Last November, Facebook revealed that more people share travel and vacations on the social network than anything else. Our money would have been on pictures of kids or food, and that’s pretty interesting in itself — it suggests that travel talk and pictures of famous landmarks don’t actually bother us that much. If they did, they’d be up there with baby photos and restaurant dinners and everything else we hate about our Facebook feed (like BitStrips and fake video links).
KLM Royal Dutch Airlines has already been recognized by analytics provider Socialbakers for its responsiveness to social media questions, and now, travelers can book tickets on the Netherlands’ flagship carrier via Facebook or Twitter.
In a unique take on Facebook travel applications, Fly to Your Friends from flight-search tool Adioso allows users to select friends they wish to visit and sends them email alerts when prices to those friends’ destinations are at their lowest.
The airline industry was the most responsive to customer-service questions on Facebook in the fourth quarter of 2013, while the telecommunications industry fielded the most queries, and airline KLM was the best performer on Facebook, both for the fourth quarter and the full year of 2013, according to the latest Socially Devoted report from analytics provider Socialbakers.
Netherlands flag carrier airline KLM topped the second-quarter-2013 Socially Devoted list from analytics company Socialbakers, which analyzed companies in terms of responses to questions on Facebook and Twitter, as well as response times.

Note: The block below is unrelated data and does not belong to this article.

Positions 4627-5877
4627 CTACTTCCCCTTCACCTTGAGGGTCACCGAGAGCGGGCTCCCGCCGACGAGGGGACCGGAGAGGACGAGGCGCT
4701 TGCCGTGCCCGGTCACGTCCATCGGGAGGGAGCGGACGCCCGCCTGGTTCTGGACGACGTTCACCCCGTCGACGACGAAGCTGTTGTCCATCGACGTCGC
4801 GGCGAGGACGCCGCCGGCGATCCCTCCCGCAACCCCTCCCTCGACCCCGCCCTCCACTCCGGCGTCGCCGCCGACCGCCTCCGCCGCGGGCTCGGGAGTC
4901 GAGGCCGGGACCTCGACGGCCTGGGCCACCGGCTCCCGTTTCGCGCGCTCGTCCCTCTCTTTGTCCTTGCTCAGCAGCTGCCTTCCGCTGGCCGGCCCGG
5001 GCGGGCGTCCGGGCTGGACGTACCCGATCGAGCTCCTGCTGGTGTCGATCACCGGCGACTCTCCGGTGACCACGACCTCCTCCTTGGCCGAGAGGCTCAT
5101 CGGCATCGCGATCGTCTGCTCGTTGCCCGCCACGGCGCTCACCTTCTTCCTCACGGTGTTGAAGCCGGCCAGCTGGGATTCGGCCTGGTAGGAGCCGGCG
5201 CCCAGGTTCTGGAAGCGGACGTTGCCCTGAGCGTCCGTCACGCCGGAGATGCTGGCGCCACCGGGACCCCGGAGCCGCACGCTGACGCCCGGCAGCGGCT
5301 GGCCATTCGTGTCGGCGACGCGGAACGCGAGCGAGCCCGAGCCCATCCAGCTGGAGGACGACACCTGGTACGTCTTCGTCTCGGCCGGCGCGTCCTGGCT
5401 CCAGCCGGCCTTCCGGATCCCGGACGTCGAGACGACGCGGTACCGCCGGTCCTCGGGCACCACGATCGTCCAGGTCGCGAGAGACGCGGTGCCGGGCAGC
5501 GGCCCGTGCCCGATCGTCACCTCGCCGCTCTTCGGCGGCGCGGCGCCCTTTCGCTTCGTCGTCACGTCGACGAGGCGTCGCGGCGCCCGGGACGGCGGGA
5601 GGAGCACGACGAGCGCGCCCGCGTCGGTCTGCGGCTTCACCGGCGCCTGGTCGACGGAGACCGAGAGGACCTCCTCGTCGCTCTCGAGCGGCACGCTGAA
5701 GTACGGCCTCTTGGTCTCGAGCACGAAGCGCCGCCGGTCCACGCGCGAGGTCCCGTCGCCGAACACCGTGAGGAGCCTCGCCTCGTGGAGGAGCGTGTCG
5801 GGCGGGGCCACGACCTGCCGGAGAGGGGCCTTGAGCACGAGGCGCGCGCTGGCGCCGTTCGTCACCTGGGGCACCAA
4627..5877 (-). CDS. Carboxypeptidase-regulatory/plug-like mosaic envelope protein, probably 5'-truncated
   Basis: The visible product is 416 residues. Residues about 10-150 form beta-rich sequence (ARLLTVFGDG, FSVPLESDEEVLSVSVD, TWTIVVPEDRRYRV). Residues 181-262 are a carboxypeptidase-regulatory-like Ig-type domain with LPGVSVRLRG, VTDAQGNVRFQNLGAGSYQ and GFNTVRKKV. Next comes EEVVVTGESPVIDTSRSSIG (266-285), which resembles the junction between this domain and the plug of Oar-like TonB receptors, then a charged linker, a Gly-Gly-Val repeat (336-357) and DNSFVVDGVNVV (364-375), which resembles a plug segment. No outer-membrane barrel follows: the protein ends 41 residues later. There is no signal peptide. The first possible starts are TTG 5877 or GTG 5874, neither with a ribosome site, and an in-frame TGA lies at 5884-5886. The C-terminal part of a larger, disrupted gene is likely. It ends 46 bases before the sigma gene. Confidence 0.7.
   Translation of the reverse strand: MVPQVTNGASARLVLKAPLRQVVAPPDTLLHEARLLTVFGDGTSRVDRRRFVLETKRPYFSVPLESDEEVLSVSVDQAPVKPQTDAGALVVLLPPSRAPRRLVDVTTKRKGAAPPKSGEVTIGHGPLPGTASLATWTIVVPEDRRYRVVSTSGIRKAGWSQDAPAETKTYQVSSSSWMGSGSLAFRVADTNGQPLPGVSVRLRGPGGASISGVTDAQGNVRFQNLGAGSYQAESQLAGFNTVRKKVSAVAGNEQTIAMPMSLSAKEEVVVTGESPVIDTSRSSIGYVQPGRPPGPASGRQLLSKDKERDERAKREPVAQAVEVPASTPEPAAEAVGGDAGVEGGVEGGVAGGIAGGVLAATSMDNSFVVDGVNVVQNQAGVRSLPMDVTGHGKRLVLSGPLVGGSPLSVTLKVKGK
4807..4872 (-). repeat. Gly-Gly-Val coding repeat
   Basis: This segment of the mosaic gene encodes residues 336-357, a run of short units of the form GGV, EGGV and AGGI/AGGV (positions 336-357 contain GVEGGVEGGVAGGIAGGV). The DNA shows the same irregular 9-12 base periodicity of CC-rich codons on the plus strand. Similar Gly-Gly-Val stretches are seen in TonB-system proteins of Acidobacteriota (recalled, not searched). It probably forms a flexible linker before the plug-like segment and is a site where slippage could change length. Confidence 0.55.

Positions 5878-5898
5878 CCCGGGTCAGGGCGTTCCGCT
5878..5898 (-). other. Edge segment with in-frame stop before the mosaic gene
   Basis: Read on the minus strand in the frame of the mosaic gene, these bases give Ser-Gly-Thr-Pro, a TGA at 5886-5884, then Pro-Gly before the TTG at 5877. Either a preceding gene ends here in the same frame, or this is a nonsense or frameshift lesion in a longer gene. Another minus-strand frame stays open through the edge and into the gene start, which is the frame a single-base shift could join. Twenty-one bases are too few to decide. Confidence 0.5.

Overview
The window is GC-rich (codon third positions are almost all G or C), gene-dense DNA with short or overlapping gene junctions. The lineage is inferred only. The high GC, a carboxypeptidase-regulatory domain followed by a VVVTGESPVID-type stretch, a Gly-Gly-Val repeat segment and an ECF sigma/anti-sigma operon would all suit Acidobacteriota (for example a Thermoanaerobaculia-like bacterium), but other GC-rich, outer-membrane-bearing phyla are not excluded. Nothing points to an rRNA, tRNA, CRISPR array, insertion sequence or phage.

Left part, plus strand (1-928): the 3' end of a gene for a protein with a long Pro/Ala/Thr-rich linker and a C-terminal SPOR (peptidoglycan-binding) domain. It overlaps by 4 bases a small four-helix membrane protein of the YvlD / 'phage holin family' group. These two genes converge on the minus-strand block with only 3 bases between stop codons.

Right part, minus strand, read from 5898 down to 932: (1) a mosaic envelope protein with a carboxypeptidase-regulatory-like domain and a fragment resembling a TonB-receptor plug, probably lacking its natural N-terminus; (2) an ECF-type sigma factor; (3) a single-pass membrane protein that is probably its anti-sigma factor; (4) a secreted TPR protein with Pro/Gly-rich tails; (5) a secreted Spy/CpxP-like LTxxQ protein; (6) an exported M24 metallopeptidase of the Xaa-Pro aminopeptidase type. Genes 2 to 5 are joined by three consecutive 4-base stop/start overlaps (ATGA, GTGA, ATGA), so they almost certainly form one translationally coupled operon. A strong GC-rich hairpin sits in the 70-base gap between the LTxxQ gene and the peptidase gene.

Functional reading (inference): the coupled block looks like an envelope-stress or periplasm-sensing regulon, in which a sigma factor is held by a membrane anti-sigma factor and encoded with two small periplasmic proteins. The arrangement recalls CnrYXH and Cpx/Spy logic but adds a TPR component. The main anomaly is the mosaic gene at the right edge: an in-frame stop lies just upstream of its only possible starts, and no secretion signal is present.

More companies are putting more importance on having a Facebook presence, but which industries have seen the most growth in terms of pages and fans? Analytics company Socialbakers crunched the numbers from July through September (the third quarter of the year), finding that health and travel were the kinds of Facebook pages being set up the most. Pages regarding health and alcohol saw the greatest gains in terms of fans.
One of the most obvious ways to foster engagement on a Facebook page is to reply to fans’ comments. However, Socialbakers found that most companies leave questions unanswered, closing off the two-way street that is social media. According to a recent study, only 48 percent of brands respond to comments on their pages, with airlines leading the way in engagement.
Back in September, AllFacebook reported on how Southwest Airlines uses its Facebook page. After an incident at Midway Airport in Chicago Tuesday, media relations should be added to the list.
While airlines continue to get more creative about fees, Facebook access during flights will be free on at least seven major carriers during February.